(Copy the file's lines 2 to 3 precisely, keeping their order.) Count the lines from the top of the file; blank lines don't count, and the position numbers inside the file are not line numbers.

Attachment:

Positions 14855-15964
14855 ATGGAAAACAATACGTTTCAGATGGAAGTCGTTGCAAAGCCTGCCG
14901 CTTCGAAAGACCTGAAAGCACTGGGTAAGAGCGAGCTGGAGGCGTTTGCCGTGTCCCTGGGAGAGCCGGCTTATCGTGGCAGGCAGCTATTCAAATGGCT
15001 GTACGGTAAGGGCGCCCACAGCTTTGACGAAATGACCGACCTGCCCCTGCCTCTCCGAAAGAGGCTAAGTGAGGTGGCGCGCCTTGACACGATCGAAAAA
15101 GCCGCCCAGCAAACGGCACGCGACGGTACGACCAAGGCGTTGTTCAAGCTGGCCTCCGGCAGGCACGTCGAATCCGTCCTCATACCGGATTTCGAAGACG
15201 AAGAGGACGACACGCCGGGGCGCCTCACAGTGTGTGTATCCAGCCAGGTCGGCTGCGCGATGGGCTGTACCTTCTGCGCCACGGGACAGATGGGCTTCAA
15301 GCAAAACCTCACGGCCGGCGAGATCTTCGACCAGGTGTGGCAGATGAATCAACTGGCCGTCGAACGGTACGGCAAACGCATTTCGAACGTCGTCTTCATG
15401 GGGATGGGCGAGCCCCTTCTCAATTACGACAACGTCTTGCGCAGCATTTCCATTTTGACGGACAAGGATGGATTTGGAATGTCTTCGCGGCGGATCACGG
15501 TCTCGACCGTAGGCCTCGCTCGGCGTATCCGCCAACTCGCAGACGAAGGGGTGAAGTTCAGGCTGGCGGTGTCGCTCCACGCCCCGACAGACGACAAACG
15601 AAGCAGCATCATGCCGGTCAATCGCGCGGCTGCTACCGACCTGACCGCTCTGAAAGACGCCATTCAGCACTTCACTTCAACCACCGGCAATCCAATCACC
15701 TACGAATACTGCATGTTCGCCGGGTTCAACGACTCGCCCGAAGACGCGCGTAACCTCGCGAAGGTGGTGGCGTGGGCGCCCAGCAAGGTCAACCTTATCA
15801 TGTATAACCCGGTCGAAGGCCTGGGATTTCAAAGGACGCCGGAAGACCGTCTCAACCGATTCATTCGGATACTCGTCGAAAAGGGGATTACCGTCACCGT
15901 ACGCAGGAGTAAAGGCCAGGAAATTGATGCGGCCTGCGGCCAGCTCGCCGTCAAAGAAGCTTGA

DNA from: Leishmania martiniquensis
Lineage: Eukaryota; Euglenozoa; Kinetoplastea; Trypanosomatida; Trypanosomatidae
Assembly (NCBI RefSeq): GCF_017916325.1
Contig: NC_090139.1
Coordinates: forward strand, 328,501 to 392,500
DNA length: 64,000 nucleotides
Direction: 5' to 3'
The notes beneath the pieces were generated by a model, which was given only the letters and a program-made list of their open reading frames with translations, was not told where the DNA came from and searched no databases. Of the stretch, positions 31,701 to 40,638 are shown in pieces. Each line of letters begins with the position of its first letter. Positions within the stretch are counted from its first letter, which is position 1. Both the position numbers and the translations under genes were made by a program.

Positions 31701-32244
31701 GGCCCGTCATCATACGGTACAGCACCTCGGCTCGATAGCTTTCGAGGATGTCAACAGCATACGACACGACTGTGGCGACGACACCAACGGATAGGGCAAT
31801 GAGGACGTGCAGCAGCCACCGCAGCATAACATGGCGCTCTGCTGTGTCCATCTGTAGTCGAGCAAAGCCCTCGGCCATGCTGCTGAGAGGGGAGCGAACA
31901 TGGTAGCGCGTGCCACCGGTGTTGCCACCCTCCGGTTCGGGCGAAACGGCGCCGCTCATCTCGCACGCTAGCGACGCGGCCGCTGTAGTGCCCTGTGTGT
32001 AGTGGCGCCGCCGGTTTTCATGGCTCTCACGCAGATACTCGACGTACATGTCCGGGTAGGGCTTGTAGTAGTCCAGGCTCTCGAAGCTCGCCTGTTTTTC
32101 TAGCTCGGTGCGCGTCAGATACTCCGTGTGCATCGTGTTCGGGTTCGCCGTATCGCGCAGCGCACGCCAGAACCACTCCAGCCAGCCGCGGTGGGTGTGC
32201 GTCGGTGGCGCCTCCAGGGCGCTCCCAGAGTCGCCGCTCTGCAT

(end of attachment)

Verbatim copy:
14855 ATGGAAAACAATACGTTTCAGATGGAAGTCGTTGCAAAGCCTGCCG
14901 CTTCGAAAGACCTGAAAGCACTGGGTAAGAGCGAGCTGGAGGCGTTTGCCGTGTCCCTGGGAGAGCCGGCTTATCGTGGCAGGCAGCTATTCAAATGGCT